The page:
May is far to soon to judge MLB success or failure

May 3, 2016 3:00 AM

More than any other sport, baseball is a game of patience. It’s not how you start, but where you finish, and with a 162-game regular season, there is a lot of baseball left.

Don’t panic if your team gets off to a bad start. There is plenty of time to make adjustments and turn things around. If off to a hot start, don’t make World Series reservations just yet.

The Baltimore Orioles and Washington Nationals did something they were expected to do last season but couldn’t – get off fast. Great, but a year ago the first week of May, the Yankees were in first place in the AL East while Toronto was last. By the time the 2015 regular season ended the Blue Jays had won the division and the Yankees were missing the postseason.

Two years ago this week Kansas City was 14-17 and going nowhere in the American League. Fast forward to October and the amazing Royals were hosting Game 7 of the World Series. Last season in May they were neck-and-neck with the Tigers but ended up winning the whole thing. In June 2014 the San Francisco Giants had a miserable 5-18 skid, certainly not looking like the champs they would become in October.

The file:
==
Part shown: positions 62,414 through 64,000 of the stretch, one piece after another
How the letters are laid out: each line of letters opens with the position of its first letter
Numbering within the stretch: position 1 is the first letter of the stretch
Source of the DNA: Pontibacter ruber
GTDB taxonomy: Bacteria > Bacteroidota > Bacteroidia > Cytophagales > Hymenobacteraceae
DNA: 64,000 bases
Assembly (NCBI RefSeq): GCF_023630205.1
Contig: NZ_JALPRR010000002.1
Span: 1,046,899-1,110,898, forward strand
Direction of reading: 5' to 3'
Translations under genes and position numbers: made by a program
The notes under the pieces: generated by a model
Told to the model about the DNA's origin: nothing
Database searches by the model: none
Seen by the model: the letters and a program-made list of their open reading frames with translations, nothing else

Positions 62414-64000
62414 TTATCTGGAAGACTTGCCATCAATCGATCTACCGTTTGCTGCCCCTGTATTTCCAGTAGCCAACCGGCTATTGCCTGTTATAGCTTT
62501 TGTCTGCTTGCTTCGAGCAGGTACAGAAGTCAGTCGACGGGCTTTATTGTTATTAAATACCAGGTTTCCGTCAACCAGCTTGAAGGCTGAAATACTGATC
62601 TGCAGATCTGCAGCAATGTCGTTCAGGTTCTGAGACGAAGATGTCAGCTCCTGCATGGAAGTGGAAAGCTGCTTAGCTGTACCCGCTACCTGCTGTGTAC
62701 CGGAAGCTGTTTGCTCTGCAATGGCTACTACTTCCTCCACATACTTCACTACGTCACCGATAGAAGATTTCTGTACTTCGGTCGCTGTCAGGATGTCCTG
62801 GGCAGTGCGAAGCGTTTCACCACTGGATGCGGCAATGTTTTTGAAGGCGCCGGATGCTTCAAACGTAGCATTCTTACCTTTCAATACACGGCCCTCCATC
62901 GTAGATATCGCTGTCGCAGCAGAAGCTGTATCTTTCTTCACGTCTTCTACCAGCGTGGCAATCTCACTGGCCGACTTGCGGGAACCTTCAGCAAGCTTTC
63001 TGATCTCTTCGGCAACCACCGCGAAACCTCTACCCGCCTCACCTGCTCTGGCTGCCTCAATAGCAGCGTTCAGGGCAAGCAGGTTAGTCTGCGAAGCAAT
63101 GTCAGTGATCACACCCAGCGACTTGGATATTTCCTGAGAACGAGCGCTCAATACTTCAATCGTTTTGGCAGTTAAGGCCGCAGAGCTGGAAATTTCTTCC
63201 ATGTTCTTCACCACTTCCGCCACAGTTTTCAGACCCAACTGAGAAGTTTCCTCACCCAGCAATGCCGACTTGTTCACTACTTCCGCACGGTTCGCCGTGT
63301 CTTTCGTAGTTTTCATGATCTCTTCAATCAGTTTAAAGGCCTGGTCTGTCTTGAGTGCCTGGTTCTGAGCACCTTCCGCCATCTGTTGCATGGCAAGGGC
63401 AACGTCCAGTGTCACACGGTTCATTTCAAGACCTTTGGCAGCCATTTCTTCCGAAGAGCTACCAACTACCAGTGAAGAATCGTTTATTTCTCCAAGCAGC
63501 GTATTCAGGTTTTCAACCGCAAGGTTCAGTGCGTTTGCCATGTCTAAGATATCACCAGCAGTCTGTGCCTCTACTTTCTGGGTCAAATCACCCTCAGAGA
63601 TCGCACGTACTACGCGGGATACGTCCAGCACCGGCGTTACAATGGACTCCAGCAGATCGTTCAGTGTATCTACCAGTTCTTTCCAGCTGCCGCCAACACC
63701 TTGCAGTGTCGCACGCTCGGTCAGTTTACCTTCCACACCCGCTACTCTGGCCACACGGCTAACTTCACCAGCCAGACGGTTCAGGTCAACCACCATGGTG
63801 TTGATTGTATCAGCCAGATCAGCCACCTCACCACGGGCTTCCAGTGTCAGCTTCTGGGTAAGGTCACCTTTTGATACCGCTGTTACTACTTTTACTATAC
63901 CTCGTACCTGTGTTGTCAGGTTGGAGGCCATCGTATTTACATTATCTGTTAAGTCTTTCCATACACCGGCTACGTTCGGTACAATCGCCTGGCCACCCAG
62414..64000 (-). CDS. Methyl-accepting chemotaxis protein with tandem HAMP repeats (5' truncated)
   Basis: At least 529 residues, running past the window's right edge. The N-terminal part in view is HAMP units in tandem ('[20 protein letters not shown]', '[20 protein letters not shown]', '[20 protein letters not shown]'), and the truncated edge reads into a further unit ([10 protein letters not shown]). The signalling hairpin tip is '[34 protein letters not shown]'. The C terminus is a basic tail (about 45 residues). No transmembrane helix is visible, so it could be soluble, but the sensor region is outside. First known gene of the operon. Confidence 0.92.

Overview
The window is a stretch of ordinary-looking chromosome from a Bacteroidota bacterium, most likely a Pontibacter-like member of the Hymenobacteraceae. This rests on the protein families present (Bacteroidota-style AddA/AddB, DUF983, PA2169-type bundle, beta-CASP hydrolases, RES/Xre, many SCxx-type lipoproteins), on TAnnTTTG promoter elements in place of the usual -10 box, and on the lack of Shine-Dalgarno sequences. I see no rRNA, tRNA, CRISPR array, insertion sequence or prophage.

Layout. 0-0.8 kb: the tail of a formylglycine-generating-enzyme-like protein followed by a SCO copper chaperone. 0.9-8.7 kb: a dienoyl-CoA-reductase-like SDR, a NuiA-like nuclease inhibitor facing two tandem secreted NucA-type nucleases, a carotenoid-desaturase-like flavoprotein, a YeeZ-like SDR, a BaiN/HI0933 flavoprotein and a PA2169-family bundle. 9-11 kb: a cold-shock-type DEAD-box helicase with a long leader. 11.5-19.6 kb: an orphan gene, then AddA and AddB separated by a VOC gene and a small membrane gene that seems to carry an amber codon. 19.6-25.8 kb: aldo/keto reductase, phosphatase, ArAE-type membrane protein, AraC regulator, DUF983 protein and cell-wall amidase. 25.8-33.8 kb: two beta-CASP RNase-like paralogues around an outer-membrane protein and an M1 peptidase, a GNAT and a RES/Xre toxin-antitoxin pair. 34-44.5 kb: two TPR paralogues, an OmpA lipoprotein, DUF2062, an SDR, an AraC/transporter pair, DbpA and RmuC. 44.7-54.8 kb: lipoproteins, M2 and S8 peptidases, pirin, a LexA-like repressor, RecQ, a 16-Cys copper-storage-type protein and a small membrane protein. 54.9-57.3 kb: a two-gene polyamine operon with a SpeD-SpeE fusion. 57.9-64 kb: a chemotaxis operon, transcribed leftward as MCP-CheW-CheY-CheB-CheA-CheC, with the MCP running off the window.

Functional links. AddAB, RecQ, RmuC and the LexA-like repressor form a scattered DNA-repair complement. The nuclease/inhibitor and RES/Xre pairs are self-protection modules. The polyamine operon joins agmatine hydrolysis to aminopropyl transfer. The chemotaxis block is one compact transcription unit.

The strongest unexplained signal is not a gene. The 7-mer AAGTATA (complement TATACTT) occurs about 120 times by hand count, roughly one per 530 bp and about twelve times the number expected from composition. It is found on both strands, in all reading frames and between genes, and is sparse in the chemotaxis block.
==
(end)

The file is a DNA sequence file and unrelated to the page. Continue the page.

Look at it another way: two years ago the only NL division leader at this time that went on to win the division was Washington. And in the AL the Angels ended up passing Oakland by 10 games. Three years ago Texas and Arizona were leading in both West divisions in May, but ended up losing out the division titles to Oakland and the Dodgers.

Some of the early season disappointments in 2016 have been the Rays, Astros, Pirates and Diamondbacks. But remember that a few years ago the Phillies started 1-7 and ended up as NL East champs, while the eventual pennant winner Colorado was 10-16 at the end of April and 45-46 at the All Star break.

Oakland GM Billy Beane once said you spend the first third of the season seeing what you have and evaluating your team. The middle third is trying to acquire pieces to fill weak spots and the final third you sit back and watch the team try making a run at the postseason.

In the same way GMs need patience when analyzing baseball as do handicappers. Surprises will emerge over a long season and offer smart bettors good value for their wagering dollar, even with individual players. Pitchers are more susceptible to injuries than any other professional athletes.

Betting numbers are made based on current and past performance. It can take a while before oddsmakers catch on to a struggling or injured pitcher. A few years ago the Royals started 17-4, the Mariners started 40-18 and the Diamondbacks were 52-42 at the All Star break. None made the playoffs.

After all, it’s only May!

Jim Feist, author and leader in sports information for over 40 years, hosts TV’s Proline as well as running National Sports Services since 1975. Twitter: @JimFeistSports . Email: [email protected]